Building a Deck this Summer? Here’s What You Need to Know

The COVID-19 pandemic has seen more people than ever spending money in their own backyards to create a safe space to unwind and eventually spend time with extended family and friends. Decks have been particularly popular, but there are so many considerations to keep in mind when building the type of deck that best meets your needs and budget. That’s why we’ve compiled some details below to help make building and using your new deck even more enjoyable.


Your budget will ultimately determine the size, design and materials used for your deck. Be sure to include permits and labour if you’re going to have it designed and built by a professional. Also consider any customizations you hope to include with your deck, such as railings, flowerboxes, built-in seating and lighting.

As is the case with all projects, a deck costs less if you build it yourself. Simple platform decks have a clean, classic appeal and they’re easy to build. But if you want something more detailed, this is a project for an experienced do-it-yourselfer or professional only. 

It’s important to decide whether you want the deck built quickly or if you can take the time to do it yourself. Be honest about whether you want to spend hours sawing and nailing wood – and if this project is even in your wheelhouse – or if you prefer to hire an experienced contractor. It’s important to note that, if you try this project and fail, you can end up spending way more time and money than anticipated to have someone come in at a later date and fix/finish the deck.

Deck materials: Composite vs wood

A deck is truly a long-term investment – whether you choose to stay in the home and enjoy it personally or sell the property down the road for someone else’s use. Life expectancy is 10-30 years if made from untreated wood and up to 50 years for treated wood or composite materials.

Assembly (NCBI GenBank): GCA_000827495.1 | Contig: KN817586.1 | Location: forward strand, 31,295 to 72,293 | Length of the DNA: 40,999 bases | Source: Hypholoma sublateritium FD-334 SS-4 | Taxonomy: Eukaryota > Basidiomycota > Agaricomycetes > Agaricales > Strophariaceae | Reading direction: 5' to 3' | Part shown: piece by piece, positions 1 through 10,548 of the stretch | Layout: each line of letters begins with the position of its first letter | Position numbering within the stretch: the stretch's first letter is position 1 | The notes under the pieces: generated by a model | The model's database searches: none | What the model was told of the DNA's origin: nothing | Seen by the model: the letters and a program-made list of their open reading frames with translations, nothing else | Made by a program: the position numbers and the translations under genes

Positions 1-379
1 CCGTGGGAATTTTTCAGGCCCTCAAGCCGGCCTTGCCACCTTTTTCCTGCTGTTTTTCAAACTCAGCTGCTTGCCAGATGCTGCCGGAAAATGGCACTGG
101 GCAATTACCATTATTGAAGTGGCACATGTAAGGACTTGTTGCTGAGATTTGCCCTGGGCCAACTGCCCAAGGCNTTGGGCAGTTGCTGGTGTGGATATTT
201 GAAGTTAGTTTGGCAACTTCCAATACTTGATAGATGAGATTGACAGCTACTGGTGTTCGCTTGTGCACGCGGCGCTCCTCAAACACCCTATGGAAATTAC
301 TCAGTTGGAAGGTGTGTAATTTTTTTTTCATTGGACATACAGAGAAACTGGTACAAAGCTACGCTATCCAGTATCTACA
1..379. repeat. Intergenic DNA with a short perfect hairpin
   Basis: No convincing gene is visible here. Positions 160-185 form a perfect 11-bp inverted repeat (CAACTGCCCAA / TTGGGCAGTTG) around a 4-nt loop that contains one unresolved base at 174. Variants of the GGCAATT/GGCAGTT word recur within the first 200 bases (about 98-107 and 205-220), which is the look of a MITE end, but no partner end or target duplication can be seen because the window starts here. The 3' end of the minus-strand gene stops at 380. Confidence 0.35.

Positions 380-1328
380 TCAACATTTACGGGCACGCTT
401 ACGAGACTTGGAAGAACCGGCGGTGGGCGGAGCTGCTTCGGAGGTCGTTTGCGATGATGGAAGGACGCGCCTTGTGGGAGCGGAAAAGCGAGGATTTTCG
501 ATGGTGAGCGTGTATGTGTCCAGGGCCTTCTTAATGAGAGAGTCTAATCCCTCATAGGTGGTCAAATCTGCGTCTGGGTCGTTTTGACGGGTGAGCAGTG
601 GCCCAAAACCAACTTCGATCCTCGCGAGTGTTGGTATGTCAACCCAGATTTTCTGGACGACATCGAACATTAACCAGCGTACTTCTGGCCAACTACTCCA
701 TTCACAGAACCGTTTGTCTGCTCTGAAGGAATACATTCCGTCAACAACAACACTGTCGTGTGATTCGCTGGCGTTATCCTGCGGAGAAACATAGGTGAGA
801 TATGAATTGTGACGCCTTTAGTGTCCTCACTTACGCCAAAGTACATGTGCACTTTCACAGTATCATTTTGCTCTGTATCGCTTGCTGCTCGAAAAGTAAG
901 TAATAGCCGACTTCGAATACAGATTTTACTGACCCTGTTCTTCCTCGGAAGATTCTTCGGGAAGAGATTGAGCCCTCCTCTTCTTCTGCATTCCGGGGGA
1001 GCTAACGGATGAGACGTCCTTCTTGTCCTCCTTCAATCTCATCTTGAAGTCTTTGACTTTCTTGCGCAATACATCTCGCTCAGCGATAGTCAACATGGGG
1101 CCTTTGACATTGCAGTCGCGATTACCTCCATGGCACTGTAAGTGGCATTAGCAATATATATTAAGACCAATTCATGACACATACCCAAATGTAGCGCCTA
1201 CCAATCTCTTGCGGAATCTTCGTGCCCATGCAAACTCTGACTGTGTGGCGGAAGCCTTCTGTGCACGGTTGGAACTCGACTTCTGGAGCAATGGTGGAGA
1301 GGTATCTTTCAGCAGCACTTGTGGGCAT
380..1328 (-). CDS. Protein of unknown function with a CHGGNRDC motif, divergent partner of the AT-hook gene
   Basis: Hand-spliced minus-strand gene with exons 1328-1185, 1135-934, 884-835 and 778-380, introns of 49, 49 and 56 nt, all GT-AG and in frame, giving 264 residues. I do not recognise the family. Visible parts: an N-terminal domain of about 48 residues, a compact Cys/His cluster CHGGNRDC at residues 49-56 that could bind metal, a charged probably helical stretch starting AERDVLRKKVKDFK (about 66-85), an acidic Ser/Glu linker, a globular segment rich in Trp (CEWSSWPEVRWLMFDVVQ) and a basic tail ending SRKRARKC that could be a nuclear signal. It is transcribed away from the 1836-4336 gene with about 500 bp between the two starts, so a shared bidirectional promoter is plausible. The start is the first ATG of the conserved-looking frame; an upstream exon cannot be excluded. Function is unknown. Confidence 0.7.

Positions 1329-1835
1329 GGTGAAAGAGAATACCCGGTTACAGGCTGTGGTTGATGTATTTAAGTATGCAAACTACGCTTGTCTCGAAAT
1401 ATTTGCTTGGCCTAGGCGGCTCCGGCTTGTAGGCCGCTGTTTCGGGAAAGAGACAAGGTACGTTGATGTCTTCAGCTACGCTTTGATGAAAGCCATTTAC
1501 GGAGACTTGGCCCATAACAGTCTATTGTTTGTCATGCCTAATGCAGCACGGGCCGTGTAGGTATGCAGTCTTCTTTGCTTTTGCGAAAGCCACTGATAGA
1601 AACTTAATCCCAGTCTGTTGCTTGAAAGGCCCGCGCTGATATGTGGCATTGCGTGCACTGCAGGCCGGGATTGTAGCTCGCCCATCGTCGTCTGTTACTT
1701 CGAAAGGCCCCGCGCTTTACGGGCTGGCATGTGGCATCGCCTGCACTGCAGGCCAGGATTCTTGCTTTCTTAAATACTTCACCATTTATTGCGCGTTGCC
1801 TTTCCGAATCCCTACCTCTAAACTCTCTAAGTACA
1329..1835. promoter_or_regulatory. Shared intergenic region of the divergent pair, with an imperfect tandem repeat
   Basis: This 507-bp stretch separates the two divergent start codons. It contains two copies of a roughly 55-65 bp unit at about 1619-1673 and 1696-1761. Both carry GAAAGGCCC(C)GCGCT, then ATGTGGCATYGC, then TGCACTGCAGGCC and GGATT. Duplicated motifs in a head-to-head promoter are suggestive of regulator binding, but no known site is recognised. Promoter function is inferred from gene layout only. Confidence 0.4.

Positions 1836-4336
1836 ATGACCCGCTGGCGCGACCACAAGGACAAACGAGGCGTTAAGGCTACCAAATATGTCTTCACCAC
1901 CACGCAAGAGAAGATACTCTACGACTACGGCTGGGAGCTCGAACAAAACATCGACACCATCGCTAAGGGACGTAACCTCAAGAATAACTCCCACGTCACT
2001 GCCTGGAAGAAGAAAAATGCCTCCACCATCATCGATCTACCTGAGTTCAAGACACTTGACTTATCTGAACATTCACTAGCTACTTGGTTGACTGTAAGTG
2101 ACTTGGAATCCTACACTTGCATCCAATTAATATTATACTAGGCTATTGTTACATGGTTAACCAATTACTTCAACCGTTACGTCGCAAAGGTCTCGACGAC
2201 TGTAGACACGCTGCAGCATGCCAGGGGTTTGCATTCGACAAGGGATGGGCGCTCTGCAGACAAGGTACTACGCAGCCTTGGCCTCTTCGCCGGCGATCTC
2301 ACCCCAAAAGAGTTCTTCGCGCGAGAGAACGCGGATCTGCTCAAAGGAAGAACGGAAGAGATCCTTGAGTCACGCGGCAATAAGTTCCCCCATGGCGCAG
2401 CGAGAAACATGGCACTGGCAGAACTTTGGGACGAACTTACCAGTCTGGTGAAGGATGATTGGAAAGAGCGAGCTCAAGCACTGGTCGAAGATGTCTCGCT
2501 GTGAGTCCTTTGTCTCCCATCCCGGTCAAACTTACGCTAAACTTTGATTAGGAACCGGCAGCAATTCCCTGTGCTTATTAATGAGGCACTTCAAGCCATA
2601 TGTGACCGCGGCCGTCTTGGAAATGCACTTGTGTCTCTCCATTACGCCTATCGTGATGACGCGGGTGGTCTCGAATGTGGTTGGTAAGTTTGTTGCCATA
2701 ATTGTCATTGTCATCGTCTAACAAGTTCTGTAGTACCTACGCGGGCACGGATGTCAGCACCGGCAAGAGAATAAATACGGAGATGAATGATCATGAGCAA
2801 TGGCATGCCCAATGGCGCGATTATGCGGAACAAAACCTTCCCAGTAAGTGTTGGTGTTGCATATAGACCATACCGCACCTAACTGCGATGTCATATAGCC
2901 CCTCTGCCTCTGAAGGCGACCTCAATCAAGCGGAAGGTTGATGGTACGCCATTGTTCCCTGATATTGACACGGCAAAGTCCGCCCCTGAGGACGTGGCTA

Both wood and composite materials are available in low and high quality, which will alter pricing and longevity accordingly. Composite materials require less maintenance compared to wood, so you can expect to pay more – about twice the cost of a wood deck. 

Many people prefer using real wood for their decks because of its natural, warm appearance. That said, however, the type of lumber you choose for a wooden deck is vital to its durability and the level of maintenance required to keep it looking great for years.

A common and inexpensive option is pressure-treated wood. This type of wood is made from fir soaked in anti-rot and insecticide agents. Its natural colour is a brown-green, but you can stain it for a more attractive colour. There’s a reason why this is the most inexpensive option for decking: it’s susceptible to warping, splitting and cracking, so it requires regular maintenance.

If you prefer the natural route, weather-resistant woods such as cedar or redwood are great choices. These types of decks are beautiful and resistant to warping, cracking or other weather-related damage. Redwood is usually more expensive than cedar and, in general, these types of decks cost about three times the price of treated lumber.

Composite decking materials are growing in popularity mainly because they require less upkeep. You never have to sand, refinish or stain it! Composed primarily of a mix of recycled plastic and wood fibres, you can choose from an array of colours to mimic a more natural wood look. 


Regardless of the type of material you choose, every deck requires ongoing maintenance. 

Natural wood decks are the most demanding as they need annual refinishing, which sometimes means sanding, removal of last year’s finish and application of a new finish. If you love the look of natural wood and you’re okay with the upkeep, it’s definitely worth it.

Pressure-treated wood requires refinishing with a clear sealer or stain every other year, which is half the maintenance of a natural wood deck.

For composite-material decks, no refinishing is required, but the materials can become mouldy if they’re not properly cleaned at least every 3-4 years.

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